Thursday, January 10, 2008

Can I use your engine? I'm busting for Bursting!!!

Evening All....

We have a very open policy here at the Publisher's Arms, you don't have to buy a drink at the bar just for us to let you use our facilities...

As I know so many of you are simply Busting to know about Bursting and I have received many requests across the pumps over the last few weeks, I have decided to write a Bursting post. Unfortunately this is taking me slightly longer than initially anticipated as I want to make sure I get everything into it!!

So with this in mind, I propose a lock-in, free Hoegartten, Smorgasbords, Emmental sticks and Sauna's for all... you will just need to help yourselves as I am busy blogging in the back office!!!

Have a nice evening Ladies & Gents, and when the Beer Mat delivery man arrives, help him carry them in... I have ordered even bigger ones for this Bursting post!!!

The bar is open people......enjoy!


Sunday, December 30, 2007

The Rules of XML at The Publisher's Arms

Good Evening Ladies & Gents,

Been a little while since the last posting, what with the Christmas and New Year holidays on us, we have been a little stretched behind the bar here.

After talking to a couple of our regulars here at The Publisher's, it seems that a few people are having some issues when it comes to writing well-formed and valid XML for Bursting Control Files and Data Templates. On further investigation, I discovered that a lot of people are unaware of the correct Rules of XML. The Publisher engines will not accept XML that does not adhere to the Rules of XML.

To help people out, I decided to jot the rules down on a beer mat for the regulars to share, and now I am typing them up here.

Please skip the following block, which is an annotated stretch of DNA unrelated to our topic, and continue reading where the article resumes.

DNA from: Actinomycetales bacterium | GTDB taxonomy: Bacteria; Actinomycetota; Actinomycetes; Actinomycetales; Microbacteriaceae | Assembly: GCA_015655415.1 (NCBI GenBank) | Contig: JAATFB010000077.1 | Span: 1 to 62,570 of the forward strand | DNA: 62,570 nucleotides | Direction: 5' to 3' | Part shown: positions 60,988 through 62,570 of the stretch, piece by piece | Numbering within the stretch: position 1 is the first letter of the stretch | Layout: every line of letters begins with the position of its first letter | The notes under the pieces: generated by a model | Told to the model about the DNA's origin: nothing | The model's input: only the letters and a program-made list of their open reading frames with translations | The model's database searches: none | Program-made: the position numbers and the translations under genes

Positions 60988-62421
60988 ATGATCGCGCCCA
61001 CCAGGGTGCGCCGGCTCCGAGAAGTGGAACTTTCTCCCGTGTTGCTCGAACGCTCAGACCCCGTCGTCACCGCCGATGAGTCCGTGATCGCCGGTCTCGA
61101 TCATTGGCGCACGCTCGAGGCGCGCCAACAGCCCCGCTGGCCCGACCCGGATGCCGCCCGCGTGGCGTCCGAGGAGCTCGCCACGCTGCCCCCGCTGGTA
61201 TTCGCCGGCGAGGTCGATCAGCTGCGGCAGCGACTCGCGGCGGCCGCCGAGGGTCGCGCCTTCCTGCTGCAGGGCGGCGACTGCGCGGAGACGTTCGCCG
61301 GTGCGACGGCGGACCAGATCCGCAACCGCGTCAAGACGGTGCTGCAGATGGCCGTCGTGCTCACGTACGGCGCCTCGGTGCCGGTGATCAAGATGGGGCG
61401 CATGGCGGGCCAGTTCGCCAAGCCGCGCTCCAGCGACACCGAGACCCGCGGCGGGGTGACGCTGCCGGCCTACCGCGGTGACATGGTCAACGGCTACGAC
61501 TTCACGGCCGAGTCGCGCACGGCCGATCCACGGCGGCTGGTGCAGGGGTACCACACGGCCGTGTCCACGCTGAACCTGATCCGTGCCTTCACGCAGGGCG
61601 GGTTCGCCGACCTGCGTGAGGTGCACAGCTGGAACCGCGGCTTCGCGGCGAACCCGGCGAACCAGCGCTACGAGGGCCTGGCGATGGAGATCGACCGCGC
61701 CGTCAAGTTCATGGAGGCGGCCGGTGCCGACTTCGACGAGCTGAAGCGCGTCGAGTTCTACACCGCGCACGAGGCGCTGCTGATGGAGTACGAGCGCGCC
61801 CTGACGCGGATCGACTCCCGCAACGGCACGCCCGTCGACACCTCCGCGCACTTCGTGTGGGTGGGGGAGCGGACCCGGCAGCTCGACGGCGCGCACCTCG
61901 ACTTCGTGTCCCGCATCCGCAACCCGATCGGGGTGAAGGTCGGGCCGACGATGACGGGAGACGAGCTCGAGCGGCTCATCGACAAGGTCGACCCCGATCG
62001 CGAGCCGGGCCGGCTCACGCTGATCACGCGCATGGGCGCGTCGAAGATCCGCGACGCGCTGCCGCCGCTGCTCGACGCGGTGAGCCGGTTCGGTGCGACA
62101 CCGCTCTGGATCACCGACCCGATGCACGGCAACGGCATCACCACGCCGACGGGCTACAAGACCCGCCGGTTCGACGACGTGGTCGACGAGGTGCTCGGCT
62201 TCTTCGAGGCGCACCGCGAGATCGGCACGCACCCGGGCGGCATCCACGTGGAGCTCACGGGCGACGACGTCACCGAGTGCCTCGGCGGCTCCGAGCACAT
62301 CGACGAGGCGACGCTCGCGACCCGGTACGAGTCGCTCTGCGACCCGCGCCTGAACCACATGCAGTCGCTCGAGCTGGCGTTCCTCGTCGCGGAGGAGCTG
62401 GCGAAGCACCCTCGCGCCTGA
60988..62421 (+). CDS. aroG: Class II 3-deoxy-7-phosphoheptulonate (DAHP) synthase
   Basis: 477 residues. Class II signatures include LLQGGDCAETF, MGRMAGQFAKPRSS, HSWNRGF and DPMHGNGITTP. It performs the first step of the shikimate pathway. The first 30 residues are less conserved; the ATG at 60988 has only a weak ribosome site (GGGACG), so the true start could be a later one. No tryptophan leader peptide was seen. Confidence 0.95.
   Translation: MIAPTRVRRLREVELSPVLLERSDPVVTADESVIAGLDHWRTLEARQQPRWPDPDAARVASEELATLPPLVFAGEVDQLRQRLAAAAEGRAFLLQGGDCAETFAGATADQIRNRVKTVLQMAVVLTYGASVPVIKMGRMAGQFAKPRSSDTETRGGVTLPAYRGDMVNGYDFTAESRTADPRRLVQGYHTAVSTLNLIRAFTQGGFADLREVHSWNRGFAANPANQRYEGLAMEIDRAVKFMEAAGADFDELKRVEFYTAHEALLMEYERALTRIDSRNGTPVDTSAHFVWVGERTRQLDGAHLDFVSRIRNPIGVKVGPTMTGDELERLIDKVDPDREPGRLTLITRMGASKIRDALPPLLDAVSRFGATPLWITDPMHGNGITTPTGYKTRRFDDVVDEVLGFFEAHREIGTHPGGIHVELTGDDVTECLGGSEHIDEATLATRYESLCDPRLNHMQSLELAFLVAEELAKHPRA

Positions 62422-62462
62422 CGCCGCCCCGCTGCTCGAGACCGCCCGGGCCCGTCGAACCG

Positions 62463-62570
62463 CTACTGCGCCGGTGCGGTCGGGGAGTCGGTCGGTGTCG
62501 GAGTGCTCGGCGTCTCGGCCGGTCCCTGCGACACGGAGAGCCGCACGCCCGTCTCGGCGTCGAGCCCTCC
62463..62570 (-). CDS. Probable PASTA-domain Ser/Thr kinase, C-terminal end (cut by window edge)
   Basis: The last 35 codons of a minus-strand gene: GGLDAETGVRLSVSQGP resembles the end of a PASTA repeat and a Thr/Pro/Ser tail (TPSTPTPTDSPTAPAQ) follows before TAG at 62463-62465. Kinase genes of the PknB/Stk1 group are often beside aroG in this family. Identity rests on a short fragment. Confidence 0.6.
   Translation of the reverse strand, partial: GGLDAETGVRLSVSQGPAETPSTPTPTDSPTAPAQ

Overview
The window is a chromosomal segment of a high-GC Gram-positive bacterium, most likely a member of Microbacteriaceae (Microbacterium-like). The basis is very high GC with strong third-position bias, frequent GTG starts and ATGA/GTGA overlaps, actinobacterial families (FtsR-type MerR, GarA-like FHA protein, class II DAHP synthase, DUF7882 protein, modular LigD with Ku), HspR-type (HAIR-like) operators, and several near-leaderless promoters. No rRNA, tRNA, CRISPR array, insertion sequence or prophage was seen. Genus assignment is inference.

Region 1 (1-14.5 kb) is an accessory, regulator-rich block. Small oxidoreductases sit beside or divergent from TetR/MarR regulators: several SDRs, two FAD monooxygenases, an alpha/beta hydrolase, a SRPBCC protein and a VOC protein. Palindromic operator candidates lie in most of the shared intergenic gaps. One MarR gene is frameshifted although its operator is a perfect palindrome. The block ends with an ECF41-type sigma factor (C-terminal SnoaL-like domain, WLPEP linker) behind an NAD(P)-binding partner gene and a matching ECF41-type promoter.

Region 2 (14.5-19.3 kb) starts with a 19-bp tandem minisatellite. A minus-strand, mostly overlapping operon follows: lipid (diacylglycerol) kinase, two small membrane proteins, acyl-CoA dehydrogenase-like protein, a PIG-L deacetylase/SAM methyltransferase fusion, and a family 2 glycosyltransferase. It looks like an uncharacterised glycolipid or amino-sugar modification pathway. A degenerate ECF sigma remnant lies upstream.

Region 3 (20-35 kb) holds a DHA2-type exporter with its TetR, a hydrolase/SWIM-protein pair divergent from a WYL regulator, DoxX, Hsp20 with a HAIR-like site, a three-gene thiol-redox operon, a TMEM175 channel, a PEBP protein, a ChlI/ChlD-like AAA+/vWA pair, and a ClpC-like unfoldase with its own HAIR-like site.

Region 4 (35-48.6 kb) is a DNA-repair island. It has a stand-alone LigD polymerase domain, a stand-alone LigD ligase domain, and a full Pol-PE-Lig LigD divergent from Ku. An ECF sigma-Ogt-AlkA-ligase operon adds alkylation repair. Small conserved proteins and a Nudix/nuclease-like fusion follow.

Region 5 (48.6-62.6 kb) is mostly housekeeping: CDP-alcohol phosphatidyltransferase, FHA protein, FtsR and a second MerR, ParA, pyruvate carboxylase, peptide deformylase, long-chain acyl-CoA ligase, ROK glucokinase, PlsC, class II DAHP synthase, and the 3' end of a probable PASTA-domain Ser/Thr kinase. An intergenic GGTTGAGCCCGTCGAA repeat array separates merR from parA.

• Well-Formed XML - XML is well-formed when it conforms to the very strict, but simple rules laid out in the W3C XML Specification.
  • Valid XML - XML is valid when it conforms to the rules dictated by the W3C XML Specification and also the rules specified by a DTD or a Schema. (Note: All Bursting Control Files and Data Templates are validated against a schema when they are uploaded to a Data Definition)

The Rules of XML

  1. Close on the way out - All XML elements must have a closing tag.
  2. Keep an eye on your cases - XML elements are case sensitive. "Message" is not the same as "message". Open and Closing tags must be exactly the same.
  3. Get nested - XML elements must be properly nested. This means all Child Elements must be closed before the parent element can be closed.
  4. Root marks the spot - An XML document must have one and only one root element. All other XML elements must be within this root. The only exception is Processing Instructions which must be at the start of the document, above the root.
  5. Quote my attributes - All XML element attributes must have quotes around the values. You may use either single (') or double (") quotes, but be consistent throughout your document to make it easier for someone else to modify in the future.
  6. Preserve my white-space - All white-space is preserved in an XML document. If you add a line break in your data, it will remain. (Note: When viewing XML through IE, it will suppress the white-space, but it is still there if you view the document in Notepad!)
  7. Going to a naming convention - Finally, there are a couple of restrictions around the names for XML elements:
  • Element names can contain numbers, letters and other special characters such as (,.#
  • Element names MUST NOT start with a number or a punctuation character
  • Element names MUST NOT start with XML, or any upper or lower case combination of these three letters (xml, or XmL)
  • Element names may not contain any white-spaces

Do be careful when naming elements and including special characters, for example if you were to call an element element.name1, when this is parsed it could be interpreted as name1 being an attribute of the class element, which would obviously be incorrect! Similarly for the element name a+b, XML Publisher will interpret this as a summation of the elements a and b and will subsequently error or produce a blank.